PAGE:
RE-IMAGINING Universities

RE-IMAGINING Universities

IMAGINE that the present crisis generated by the disruption caused by COVID-19 resulted not simply in more creative and imaginative use of communications technology and distance learning, but stimulated thoughts on “what universities should really be there for in tomorrow’s world”. IMAGINE it also led to a radical re-focus and re-organisation, which handed responsibility and accountability to universities for the preparation of young people for a lifetime of work, rather than preparing them to gain grades in examinations and assessments. IMAGINE it extended university activities to support more mature ‘students’ professionally, supporting them to revitalise themselves for a new life – a second professional life. IMAGINE at the same time, that the time, energy and budgets currently spent on research contributing more to the generation of new knowledge of real value to humankind, rather than for the professional progress of academics recorded in published papers that nobody reads, as a means to climb the greasy pole of academic career progression.

IMAGINE universities with fewer Deans and smaller, less hierarchical management structures and with more power and influence delegated to students and alumni. Also IMAGINE the engagement of many more practitioners – “pracademics” – those mature individuals with achievements and practical experience – sharing knowledge with the next generation of citizens of the world. IMAGINE more students undertaking foreign semesters and internships and participating in curriculum development. IMAGINE an acceleration in “the curricularisation of new knowledge” – at a time when technological progress outstrips the ability for university teaching to stay current – e.g. digital progress through artificial intelligence and machine learning.

 

“IMAGINE real and continuous progress in the commercialisation of research and increased effectiveness in the connectedness of universities to the real world where things happen.”

 

Einstein proposed – “IMAGINATION IS MORE IMPORTANT THAN KNOWLEDGE” – “Knowledge is limited”, he said – “Imagination encircles the world”. He also strongly advised –“Learn from yesterday, live for today and hope for tomorrow – but never stop asking the questions”. I don’t know of any university that offers graduate courses in imagination – although more and more are focussing on innovation – which is encouraging. Continue to IMAGINE then that more universities become established based on models similar to the Aalto experiment (now much more than experimental) successfully implemented in Finland, which broke down barriers between Arts, Humanities and Science and Technology.

IMAGINE a greater acceptance and understanding of the importance, for example of design and design thinking – transcending barriers between faculties and functions and benefitting subjects and interests diverse and varied.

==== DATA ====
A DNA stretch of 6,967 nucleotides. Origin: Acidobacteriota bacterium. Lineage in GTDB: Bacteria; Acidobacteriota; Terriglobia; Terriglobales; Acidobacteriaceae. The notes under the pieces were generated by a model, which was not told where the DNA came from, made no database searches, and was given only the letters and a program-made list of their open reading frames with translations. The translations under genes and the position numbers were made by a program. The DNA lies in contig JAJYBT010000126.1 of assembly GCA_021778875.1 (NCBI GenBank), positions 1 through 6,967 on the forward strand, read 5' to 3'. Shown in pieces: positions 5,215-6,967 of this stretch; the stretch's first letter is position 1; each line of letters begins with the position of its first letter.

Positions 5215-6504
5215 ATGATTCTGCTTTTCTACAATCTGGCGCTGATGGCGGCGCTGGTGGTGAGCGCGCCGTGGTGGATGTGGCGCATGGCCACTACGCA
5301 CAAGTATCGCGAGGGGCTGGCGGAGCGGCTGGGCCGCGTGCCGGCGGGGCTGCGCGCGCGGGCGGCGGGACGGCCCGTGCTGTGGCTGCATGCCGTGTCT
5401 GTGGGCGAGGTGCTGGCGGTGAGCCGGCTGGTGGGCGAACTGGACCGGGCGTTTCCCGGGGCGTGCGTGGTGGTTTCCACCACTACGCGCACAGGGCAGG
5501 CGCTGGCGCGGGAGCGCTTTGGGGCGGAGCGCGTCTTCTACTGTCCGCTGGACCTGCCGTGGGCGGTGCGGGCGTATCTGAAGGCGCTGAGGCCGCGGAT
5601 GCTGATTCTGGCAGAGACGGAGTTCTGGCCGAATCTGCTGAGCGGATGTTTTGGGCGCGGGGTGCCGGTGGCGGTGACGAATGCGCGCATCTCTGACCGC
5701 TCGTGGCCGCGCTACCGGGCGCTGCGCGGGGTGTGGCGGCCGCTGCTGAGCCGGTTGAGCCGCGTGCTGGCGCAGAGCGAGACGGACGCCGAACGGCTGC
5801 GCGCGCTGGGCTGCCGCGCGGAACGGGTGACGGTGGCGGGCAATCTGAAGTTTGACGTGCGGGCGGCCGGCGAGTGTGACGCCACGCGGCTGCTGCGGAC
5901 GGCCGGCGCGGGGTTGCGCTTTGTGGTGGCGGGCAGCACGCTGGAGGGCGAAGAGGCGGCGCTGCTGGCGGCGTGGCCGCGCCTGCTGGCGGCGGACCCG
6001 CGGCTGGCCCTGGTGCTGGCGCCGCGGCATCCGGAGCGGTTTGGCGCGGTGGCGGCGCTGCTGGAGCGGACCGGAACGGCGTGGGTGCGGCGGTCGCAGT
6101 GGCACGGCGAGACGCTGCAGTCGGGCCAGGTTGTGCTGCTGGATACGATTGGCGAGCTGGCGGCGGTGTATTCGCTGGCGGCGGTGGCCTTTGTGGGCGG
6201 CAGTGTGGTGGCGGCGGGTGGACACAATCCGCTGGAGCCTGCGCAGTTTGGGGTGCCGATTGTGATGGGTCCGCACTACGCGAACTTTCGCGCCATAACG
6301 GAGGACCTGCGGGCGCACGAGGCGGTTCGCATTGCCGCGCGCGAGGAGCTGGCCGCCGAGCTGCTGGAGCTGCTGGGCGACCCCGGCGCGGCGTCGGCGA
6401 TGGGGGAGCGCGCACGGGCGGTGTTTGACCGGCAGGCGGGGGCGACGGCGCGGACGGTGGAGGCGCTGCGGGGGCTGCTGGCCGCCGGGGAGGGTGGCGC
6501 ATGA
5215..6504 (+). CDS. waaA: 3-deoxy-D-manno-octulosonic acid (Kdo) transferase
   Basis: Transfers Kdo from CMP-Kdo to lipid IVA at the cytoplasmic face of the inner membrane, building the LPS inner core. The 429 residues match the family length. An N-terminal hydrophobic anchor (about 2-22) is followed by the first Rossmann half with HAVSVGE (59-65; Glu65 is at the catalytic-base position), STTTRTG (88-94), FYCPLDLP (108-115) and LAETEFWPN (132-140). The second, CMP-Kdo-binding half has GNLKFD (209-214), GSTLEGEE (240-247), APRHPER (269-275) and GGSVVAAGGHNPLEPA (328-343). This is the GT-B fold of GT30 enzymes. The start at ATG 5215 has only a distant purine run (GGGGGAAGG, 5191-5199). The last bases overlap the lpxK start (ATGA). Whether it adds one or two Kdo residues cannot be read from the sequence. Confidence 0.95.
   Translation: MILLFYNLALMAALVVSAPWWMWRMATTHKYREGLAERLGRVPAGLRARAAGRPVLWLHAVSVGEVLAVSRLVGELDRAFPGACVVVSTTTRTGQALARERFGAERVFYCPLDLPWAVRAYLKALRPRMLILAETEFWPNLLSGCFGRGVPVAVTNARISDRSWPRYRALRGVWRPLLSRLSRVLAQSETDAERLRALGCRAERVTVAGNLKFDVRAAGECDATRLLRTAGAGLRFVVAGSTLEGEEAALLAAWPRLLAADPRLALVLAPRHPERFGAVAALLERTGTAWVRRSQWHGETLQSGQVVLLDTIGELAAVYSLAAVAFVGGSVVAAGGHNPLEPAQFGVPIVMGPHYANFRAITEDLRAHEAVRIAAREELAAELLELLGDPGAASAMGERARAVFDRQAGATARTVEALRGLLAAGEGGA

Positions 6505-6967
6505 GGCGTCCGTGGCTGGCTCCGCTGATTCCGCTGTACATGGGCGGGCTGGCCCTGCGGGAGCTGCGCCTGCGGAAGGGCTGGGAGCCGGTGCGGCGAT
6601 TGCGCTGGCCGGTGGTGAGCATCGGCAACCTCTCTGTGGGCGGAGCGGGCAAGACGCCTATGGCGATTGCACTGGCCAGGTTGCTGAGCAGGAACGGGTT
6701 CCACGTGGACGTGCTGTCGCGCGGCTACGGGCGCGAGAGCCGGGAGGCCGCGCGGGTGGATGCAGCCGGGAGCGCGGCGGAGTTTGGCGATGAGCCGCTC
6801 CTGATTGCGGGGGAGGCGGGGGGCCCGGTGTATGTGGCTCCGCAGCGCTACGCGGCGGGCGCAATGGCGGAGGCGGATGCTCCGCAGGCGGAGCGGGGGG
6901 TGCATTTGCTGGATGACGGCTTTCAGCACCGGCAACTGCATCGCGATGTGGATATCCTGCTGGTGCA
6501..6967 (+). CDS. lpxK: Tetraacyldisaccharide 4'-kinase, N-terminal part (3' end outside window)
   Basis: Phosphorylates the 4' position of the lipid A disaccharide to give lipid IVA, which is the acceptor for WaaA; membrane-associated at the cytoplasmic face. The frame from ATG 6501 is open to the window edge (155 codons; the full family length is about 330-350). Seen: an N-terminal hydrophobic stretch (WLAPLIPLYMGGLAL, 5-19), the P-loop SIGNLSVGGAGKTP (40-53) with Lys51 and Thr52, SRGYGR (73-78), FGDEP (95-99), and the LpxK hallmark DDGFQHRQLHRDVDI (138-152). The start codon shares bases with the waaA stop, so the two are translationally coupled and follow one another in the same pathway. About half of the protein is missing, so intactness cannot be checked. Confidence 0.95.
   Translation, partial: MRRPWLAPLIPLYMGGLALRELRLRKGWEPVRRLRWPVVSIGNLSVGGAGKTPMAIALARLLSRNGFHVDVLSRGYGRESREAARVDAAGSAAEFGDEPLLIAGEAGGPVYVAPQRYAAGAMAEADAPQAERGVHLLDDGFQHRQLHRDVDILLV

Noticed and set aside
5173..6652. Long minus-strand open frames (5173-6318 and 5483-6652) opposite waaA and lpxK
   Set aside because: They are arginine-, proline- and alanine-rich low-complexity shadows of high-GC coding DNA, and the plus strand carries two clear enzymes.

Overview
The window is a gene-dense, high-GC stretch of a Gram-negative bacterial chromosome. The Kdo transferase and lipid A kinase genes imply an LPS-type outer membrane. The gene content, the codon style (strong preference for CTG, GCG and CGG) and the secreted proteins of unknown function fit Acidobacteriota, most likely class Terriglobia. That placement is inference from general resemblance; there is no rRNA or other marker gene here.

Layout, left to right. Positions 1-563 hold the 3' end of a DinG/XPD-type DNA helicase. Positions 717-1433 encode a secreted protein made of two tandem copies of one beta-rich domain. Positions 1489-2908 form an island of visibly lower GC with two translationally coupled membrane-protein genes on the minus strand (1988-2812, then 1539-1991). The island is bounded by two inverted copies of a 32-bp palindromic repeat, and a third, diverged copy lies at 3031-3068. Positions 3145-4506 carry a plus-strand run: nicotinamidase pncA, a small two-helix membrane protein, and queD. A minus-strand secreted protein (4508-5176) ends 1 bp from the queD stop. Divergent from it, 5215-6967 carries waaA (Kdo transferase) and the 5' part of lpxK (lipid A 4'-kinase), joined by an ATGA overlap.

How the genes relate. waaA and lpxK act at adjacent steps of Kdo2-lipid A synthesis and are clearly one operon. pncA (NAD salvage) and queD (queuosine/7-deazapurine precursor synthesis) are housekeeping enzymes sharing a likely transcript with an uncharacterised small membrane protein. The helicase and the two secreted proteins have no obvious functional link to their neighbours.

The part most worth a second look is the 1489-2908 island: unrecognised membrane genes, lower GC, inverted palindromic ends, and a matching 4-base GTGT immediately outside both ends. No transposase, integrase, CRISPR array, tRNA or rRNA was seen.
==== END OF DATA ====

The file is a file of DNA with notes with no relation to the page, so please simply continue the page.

IMAGINATION requires divesting convention, structure and comfort. Bringing the profound changes possible to the future role, purpose and success of universities requires the particularly difficult conversion of those with policy, decision and financial power in governments to sanction and support disruptive change. This remains a huge challenge indeed considering just how many governments have failed to cope with the COVID-19 crisis at all adequately. And yet – universities are in a potentially powerful position. They are ideally positioned to lead imaginative change and, through practice, articulate reporting and presentation, show what energy and power may be released and channelled to accelerate the development and empowerment of next generations of world citizens.

I am indeed a dreamer – and will not give up the vision of a world emerging devoid of borders in terms of intellectual connectedness and “brain circulation” – knowledge transfer on a grand scale. I have before me – on the wall and framed, the words spoken by George Bernard Shaw to the young man who was assailing him with vacuous questions. “Stop young man” it is reported he said – “You look at things and ask why? But I dream of things that never were – and ask WHY NOT” Put crudely – to enable my IM-AGINE piece to become reality – a large number of those with “yes but…” mindsets will need to be replaced by ‘WHY NOT’ people. Food for thought I hope!

 

 

Professor Alan Barrell (DBA., FRSA.) has worked in Health Care and Medical Research, as Chairman and CEO of large multinational companies and smaller technology start-ups. He has Professorships in European and Chinese Universities, has raised and managed a Venture Capital Fund, is a Business Angel Investor and Trustee of charities. He has been honoured with The Queen’s Award for Enterprise Promotion in the UK and with membership as Knight First Class of the Order of the White Rose of Finland for services to Education.

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